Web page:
Taking antipsychotic drugs 'can do more harm than good'

The experience of taking antipsychotic drugs can be so unpleasant that they do more harm than good, a Clinical Psychologist argued last week.

Dr Lucy Johnstone, a Chartered Psychologist, was speaking at The Use of Antipsychotic Medication event organised by the Bristol Link group on March 30th.

She said: "Research shows the physical and psychological effects of antipsychotic medication can be as bad as the condition they are meant to treat. Patients can feel traumatised and re-abused by the experience of taking, or being forced to take, this medication. There is a risk of leaving people in a worse emotional state than before."

Also speaking at the event, Psychiatrist Dr Joanna Moncrieff agreed that although these drugs have been seen as the mainstay of treatment, they have no specific effect on conditions such as schizophrenia and psychosis.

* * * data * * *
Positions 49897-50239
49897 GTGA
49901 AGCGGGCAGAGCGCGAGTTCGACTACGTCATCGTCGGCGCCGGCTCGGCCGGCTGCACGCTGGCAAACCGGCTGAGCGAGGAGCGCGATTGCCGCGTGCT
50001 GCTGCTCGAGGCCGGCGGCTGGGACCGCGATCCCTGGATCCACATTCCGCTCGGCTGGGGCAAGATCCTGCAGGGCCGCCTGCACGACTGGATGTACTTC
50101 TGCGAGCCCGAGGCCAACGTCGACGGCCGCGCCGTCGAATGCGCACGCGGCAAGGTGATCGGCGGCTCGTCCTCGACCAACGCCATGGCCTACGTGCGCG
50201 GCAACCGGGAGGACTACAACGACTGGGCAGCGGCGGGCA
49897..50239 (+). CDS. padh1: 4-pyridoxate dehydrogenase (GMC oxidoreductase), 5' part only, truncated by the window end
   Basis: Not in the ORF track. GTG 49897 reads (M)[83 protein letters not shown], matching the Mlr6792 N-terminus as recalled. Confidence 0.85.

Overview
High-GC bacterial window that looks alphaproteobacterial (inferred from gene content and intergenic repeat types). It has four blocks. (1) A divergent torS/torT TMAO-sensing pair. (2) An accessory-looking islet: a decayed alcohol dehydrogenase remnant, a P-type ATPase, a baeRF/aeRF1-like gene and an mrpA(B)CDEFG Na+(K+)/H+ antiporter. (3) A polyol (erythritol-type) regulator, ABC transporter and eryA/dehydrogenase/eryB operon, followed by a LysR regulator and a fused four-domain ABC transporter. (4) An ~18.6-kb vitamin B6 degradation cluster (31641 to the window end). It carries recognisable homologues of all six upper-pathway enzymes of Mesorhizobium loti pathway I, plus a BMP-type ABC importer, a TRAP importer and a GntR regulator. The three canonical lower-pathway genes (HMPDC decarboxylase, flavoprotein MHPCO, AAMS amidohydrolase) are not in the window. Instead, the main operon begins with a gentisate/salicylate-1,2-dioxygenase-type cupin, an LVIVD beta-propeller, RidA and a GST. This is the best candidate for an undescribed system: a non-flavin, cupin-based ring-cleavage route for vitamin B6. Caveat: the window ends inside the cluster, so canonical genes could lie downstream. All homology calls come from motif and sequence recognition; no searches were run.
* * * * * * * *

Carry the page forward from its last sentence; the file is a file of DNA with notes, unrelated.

They do not correct biochemical imbalances in the brain or restore normal brain functioning. Instead, they create an abnormal brain state that dampens down thought and emotion.

The conference also included presentations from Dr Alison Tierney, who is a carer and researcher - and Clare Crestani, a former service user who prefers to describe herself as an 'ex-detainee of mental health services'.

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